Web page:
This fantastic holiday, like many other pagan traditions, influenced Christian practice as Christianity spread through Western Europe, especially Ireland. The symbols we have for Halloween today - the brightly sinister jack o'lantern; the gaudy, ghostly costumes; and laughing witches on brooms, are the result of a gradual evolution of this important, ancient festival.

Through Markale's book we can find the real legitimacy for Halloween as a holiday. It is not simply about children traipsing from door to door looking for candy (or else! Trick or Treat!). It is not simply about a reverence for ancestors, or a time to let go of all inhibition. There is a reality to it that gives it a deeper presence, and which beckons us to seek its true meaning, in addition to its true history.

Jean Markale's telling of many traditional stories illustrates this history vividly and causes us to reflect on the essential nature of the holiday. Identifying, through Markale's exploration, with our pagan ancestors, gives Halloween the serious reflection it deserves. We can look now at this black and orange night and see beneath the mischievous spectacle, a holiday of changes, of reverence, of comprehension and wisdom.

This book is not always an easy read. Translated from the French, some of the writing is dry and a little stiff.  It educates more than it entertains, and informs more than it inspires. There are no fun spells to be learned here, no spooky games, and no popular tales of hauntings – as there might be in other books on the holiday. But, it is a good thing to learn the original meaning and power of our holidays, I think. The Pagan Mysteries of Halloween shines a broader light on a very popular and generally lighthearted holiday, giving it more meaning and form than what we are accustomed to.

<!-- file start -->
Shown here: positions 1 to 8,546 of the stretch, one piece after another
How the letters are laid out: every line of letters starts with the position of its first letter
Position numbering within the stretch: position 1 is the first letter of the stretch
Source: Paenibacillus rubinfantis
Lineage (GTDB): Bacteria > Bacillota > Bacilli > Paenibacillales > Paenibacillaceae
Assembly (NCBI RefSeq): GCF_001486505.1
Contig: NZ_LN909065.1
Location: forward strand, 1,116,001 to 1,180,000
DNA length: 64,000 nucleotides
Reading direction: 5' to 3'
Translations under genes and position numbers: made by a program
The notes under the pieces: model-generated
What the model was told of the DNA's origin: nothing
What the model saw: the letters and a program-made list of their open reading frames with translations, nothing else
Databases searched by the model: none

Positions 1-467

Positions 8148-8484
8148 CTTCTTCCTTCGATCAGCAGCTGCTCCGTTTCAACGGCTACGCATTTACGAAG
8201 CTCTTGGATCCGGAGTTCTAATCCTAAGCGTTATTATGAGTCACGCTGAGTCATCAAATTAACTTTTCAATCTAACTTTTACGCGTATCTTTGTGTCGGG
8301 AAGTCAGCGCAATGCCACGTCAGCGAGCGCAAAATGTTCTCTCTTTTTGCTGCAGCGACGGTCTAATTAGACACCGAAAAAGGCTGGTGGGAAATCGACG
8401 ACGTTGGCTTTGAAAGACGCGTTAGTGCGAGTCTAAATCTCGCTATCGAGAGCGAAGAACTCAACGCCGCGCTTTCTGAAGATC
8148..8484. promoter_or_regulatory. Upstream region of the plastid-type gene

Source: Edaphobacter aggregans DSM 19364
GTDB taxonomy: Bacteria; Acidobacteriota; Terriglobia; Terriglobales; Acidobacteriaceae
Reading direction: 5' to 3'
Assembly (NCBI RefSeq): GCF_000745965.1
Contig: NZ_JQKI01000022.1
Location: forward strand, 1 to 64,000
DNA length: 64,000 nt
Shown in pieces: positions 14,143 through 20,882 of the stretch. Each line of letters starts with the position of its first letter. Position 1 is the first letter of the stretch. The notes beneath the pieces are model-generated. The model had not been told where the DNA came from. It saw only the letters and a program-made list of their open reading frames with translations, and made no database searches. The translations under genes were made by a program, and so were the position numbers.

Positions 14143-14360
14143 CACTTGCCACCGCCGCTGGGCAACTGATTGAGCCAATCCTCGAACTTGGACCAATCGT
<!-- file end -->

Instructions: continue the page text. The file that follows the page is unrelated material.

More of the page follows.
Friday, October 15, 2010

"The Magic of Color Vibration" an Interview with Jovita Wallace, Part 3

Question #4:
What about black and white?

I think we need to change our concepts and feelings around the Black vibration and put it into a different light.
Black is magical and sacred.

Black, to Native Americans, is a color of power and only to be feared if misused. The intention for using black must be from the light.

Raven is associated with black, symbolizing the Void. The Void is creation- all that is possible. It is the mystery of that which is not yet formed. Ravens are symbolic of the Black Hole in space, which draws in all energies toward itself and releases it in new forms. The iridescent blue and green in the glossy feathers of the Raven represents the constant change of forms and shapes that emerge from the vast blackness of the void.

Raven is one of my totems and a kindred spirit. We work together as advocates for people and animals in need of healing. Raven’s element is air, and he is a messenger spirit who I can shamanically use to project the raven magic over near and great distances.

I consider black a sacred color in healing work. It is also used to help bring a person into a state of grace, to help them reach silence to experience peace from the source.

We see that may artists wear black. The creative inspiration of the visual artist, musician, and writer brings light into the void. Color, shape, and form are channeled through the artist to be experienced as a piece of work, and this is the magic of creation. Of course, the creative process is not just limited to this group of artisans or shamanic healers. Everyone is capable every day of inspiration and creativity in all that we do.